Now, I don’t know about you, but there are times when I don’t like people to see when I’m not at my best. When Marfan gets in the way of me doing my job, I get embarrassed. While I know I have some of the most understanding colleagues I could ask for, when I was working in an office, I still had a fear of judgement when it came to how I deal with my Marfan “issues” during the work day. Now, working from home, the only judgement I get is from my dog. When my back is killing me while sitting in my desk chair, I now have no problem laying in the middle of the floor with ice or a heating pad to make it feel better. If I need to stretch, I can. If I need to make noises reflecting my pain, I can. My home office is a safe space for me to live with my condition whether it’s a good day or a bad one.
After having discussions with your supervisor, many companies and organizations allow for more flexibility with works hours and start times when working remotely. This can help when needing to schedule doctor’s appointments or when needing some time to focus on yourself medically. When I would get migraines at the office, it would be a struggle to get home to treat them. Working from home, I can tell my supervisor what is going on, step away to treat the migraine, and make up the time when I feel better. Even further, a lot of remote jobs are freelance or done on a contract basis. This makes flexibility in your job even more possible as you can set your own timelines to get a job done and choose the days you work.
8. Reduced Stress
On top of the everyday stresses of life and living with Marfan syndrome, I’ve learned over the years that working in an office provides its own level of strenuous factors. With anything from gossip at the water cooler and office politics to sharing a staff bathroom, these factors can make a tough “Marf” day even worse. While working from home can never fully defeat these challenges, it can help you cope with them a lot easier. For example, when a particularly tough phone call is over, you just hang up. In an office setting, the tension can change the dynamic of the whole room. Once again, your space is yours and you have the freedom to step away when you need to.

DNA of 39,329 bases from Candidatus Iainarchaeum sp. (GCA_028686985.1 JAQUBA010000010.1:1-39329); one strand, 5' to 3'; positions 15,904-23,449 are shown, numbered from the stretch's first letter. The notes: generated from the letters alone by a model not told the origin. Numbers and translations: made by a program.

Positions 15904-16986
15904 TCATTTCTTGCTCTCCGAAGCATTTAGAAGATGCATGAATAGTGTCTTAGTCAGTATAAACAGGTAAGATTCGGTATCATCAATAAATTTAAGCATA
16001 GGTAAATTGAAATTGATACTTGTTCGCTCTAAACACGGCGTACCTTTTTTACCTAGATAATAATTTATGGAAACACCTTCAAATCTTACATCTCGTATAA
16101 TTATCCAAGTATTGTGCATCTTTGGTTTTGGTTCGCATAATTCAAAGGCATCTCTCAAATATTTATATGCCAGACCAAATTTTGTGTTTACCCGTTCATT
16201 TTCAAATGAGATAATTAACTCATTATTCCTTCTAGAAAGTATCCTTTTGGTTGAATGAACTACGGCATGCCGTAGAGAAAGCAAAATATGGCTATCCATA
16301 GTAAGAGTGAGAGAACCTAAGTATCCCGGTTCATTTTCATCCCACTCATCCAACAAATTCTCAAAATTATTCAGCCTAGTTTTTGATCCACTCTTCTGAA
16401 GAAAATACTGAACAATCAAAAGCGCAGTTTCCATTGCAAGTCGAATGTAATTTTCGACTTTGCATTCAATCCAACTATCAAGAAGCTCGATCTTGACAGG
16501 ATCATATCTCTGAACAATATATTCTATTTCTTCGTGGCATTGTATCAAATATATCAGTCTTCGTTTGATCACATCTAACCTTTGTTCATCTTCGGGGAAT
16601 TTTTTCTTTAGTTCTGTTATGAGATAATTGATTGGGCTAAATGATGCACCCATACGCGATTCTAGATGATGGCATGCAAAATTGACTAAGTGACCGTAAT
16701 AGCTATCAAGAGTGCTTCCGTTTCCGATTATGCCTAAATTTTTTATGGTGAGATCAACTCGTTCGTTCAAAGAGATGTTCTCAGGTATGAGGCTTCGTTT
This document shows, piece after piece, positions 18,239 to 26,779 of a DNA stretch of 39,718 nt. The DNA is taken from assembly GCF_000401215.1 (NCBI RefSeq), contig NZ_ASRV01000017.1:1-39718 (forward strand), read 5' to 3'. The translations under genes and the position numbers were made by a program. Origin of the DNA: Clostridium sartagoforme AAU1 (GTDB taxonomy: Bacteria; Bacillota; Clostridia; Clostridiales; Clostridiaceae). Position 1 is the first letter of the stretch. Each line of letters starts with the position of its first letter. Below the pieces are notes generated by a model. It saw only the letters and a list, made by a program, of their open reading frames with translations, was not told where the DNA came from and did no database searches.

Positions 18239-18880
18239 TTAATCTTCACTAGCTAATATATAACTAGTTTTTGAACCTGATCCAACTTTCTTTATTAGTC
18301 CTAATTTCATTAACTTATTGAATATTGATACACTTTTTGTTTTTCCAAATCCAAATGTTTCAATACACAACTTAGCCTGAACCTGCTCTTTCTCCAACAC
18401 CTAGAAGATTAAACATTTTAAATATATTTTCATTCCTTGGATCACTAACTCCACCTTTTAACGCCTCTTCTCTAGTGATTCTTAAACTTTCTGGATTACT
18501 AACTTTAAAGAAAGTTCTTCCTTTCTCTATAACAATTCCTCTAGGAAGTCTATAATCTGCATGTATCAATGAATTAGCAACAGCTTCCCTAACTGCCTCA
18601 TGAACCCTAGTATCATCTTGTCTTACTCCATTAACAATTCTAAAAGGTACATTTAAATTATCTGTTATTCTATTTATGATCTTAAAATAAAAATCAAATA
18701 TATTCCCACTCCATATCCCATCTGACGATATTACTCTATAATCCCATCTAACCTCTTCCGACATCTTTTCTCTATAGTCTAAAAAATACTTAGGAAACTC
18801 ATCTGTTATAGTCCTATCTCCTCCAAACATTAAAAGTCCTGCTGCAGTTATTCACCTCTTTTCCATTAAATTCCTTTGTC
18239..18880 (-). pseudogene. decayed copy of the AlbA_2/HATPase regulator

9. More Time for Self-Care
Remember all that time you save from not commuting to and from the office? That time can be spent taking care of yourself. Whether it’s morning meditation or just taking stock of your day when it’s done, remote jobs provide more time for you to focus on you. As long as you can keep the balance of work-to-personal responsibilities during your day (e.g., putting a load of laundry in then making it to your post-lunch zoom call), you can enjoy the new found extra time. And self-care isn’t just about pampering and relaxation, you can also use the time to fine tune your skills and undertake professional development. Take an online course or watch a webinar. Anything to help you balance your condition with your job journey.
10. Better Overall Well-Being
Bottom line, I have found that working remotely has made a huge difference in both my emotional and physical well-being. With no commute, no lunch rush, and no long hours stuck at your desk away from loved ones, working remotely can improve your health and wellness by reducing stress on both body and mind. In addition, there are the benefits of avoiding office politics, judgment. A diagnosis of Marfan or another chronic condition should not keep you from a job opportunity that is right for you, and with a remote job, you can have the chance to not only have the job you want, but also thrive in it.
Dominga Noe was diagnosed with Marfan syndrome when she was nine years old. Originally from California, she began working for The Marfan Foundation in 2016 at its New York headquarters. Now she lives and works from Kansas City, MO as the Foundation's Marketing and Design Manager. A long-time Foundation volunteer, Dominga is the first staff member who has Marfan.